by Matt Wilkes

Trevor Bauer strengthens Cy Young case as Reds beat Brewers

Behind a masterful start by Cy Young favorite Trevor Bauer and three home runs from the offense, the Reds picked up a 6-1 victory over the Brewers on Wednesday.

The Reds’ biggest win of the season moves them to 29-28 with three games to go. They’ve won nine of their last 11 games and the last four series to surge back into playoff contention. For now, the Reds retain the first wild card spot in the National League and will have it all to themselves if the Giants lose to the Rockies later tonight. Second place in the NL Central is still within reach, as well. As of the time this was published, the Cardinals are losing 6-0 to the Royals, which would move the Reds back into a tie for second.

Per Redleg Nation’s Nick Kirby, the magic number for the Reds to clinch a playoff spot is three. Any combination of three Reds wins or Brewers and Phillies losses gets them into October. FanGraphs gives the Reds an 84.5% chance to make the playoffs, while FiveThirtyEight has the odds at 88%.

On short rest, Bauer quite possibly put an exclamation point on his Cy Young campaign on Wednesday evening. He struck out 12, walked one, and gave up only four hits and one run in eight strong innings and 104 pitches. Bauer’s 12th and final strikeout was his 100th of the season.

The start lowered Bauer’s ERA to 1.73, best in the National League, to go along with a 2.86 FIP, 3.21 xFIP, and 36.0% strikeout rate. He may have another chance to add to his resumé if he again pitches on three days of rest on Sunday against the Twins.

Bauer had all of his pitches working on Wednesday and put them where he wanted, displaying some of his best command of the season. Whether the ball was up, down, or on the corners, he painted the edges of the strike zone — and the Brewers had almost no answers.

No moment was bigger than the top of the sixth inning. Eugenio Suarez made a throwing error to start the inning, and that was followed by a line-drive single to center field. The runner, catcher Jacob Nottingham, foolishly tried to take third on the play, and Shogo Akiyama made a perfect throw to third base that Suarez couldn’t handle. But Bauer buckled down, striking out the next three hitters and unleashing an emotional yell with each one.

Bauer’s off-speed pitches were especially on point. He registered 33 combined swings on his curveball, slider, and cutter, and the Brewers missed 15 times (45.5% whiff rate). He largely saved his curveball for the last three innings, with 11 of his 16 curveballs coming in the sixth, seventh, and eighth innings.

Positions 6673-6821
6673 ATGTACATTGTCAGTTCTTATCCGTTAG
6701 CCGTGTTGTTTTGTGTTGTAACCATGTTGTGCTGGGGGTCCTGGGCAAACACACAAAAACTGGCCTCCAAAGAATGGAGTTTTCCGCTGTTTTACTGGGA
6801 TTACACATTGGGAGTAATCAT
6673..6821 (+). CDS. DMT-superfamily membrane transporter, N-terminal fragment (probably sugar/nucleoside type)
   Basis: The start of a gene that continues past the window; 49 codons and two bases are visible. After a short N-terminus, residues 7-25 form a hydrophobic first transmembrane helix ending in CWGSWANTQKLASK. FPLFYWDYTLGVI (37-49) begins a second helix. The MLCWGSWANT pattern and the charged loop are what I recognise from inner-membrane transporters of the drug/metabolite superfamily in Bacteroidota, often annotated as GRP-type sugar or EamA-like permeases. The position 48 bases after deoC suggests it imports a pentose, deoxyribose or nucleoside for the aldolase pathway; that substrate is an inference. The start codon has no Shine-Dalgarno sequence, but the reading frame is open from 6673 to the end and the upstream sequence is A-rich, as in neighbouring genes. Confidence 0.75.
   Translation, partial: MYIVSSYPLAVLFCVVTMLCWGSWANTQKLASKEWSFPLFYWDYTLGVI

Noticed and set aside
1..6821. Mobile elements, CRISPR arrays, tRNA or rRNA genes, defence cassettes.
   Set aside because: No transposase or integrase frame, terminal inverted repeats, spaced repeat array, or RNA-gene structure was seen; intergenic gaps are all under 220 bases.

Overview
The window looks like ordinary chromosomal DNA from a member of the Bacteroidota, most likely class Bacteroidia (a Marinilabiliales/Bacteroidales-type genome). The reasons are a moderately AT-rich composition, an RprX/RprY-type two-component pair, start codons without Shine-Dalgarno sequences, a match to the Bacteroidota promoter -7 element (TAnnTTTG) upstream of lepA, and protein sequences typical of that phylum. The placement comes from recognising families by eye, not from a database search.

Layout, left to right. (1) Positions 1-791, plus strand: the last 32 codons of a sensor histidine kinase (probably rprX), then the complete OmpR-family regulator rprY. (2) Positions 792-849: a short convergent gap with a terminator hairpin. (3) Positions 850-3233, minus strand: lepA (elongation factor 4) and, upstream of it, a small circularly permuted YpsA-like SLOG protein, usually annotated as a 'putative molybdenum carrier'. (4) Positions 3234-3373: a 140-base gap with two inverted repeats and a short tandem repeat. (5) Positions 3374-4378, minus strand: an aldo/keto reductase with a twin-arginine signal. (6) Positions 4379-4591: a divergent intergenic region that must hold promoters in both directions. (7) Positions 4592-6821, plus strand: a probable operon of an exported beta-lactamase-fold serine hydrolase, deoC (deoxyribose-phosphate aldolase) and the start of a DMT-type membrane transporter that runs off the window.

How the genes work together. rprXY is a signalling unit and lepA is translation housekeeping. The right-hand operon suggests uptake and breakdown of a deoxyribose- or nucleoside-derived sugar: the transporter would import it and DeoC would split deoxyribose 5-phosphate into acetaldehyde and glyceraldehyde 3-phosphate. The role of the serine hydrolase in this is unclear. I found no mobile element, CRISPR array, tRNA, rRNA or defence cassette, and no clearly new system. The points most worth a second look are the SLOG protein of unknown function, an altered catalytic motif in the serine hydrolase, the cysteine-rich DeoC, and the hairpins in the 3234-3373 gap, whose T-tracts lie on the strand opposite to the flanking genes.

As was the case on Tuesday night, the Reds jumped out to a first-inning lead on a two-run home run. This time, it was Joey Votto providing the fireworks, sending a towering blast over the left field wall (109.3 mph, 413 feet) after Akiyama walked to lead off the game.

Votto has only hit one ball harder this season. He now has 11 home runs in 209 plate appearances this season. He had 15 in 608 plate appearances last year and 12 in 623 in 2018. Yeah, he still bangs.

Jesse Winker ensured the Reds wouldn’t repeat Tuesday’s offensive performance when he lined a home run to lead off the bottom of the fourth inning (97.5 mph, 351 feet). It was his 12th home run of the season.

Bauer issued a leadoff walk to Daniel Vogelbach in the fifth inning, and it came back to bite him when Orlando Arcia hit a two-out double.

But following an error and a walk by Votto, Suarez broke the game wide open in the fifth inning with a three-run home run (96.7 mph, 353 feet).

The dinger helped Suarez regain the team lead over Nick Castellanos in home runs with 15.

Fresh off the injured list, Wade Miley pitched a scoreless ninth inning. He allowed a weak infield single to start the inning but retired the side on a flyout and a double play to end it.

Reds Most Valuable Players

  • Trevor Bauer: .251 WPA (Win Probability Added)
  • Joey Votto: .156 WPA
  • Eugenio Suarez: .120 WPA

Play of the Game

  • Joey Votto: .159 WPA | Two-run home run in 1st inning

Hardest-Hit Balls

  • Joey Votto: 109.3 mph | Home run in 1st inning
  • Tucker Barnhart: 102.8 mph | Single in 2nd inning
  • Mike Moustakas: 101.2 mph | Double in 1st inning
  • Jesse Winker: 97.5 mph | Home run in 4th inning
  • Eugenio Suarez: 96.7 mph | Home run in 5th inning

Highest Velocities By Pitcher

  • Trevor Bauer: 96.2 mph
  • Wade Miley: 88.4 mph

Unluckiest Out of the Day

  • Shogo Akiyama: 33% hit probability | Groundout in 7th inning

Expected Batting Averages

  • Brewers: .159
  • Reds: .183

What’s Next?

Following an off day on Thursday, the Reds will travel to Minnesota for the final regular season series against the Twins. Here’s the expected pitching matchup:

[Photo Credit: R.J. Oriez]

Matt got hooked on Reds baseball after attending his first game in Cinergy Field at 6 years old, and he hasn’t looked back. As a kid, he was often found imitating his favorite players — Ken Griffey Jr., Adam Dunn, Sean Casey, and Austin Kearns — in the backyard. When he finally went inside, he was leading the Reds to 162-0 seasons in MVP Baseball 2005 or keeping stats for whatever game was on TV. He started writing about baseball in 2014 and has become fascinated by analytics and all the new data in the game. Matt is also a graduate of The Ohio State University and currently lives in Columbus. Follow him on Twitter at @_MattWilkes.

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1 year ago

I was just watching the replay of Bauer’s strikeouts and it is impressive how late his pitches break. It looks like some of the pitches break just as they reach home plate. While watching the video I also had a fantasy of a 2022 starting rotation of Bauer, Gray, Castillo, Greene and Mahle. It won’t happen but at least I can dream.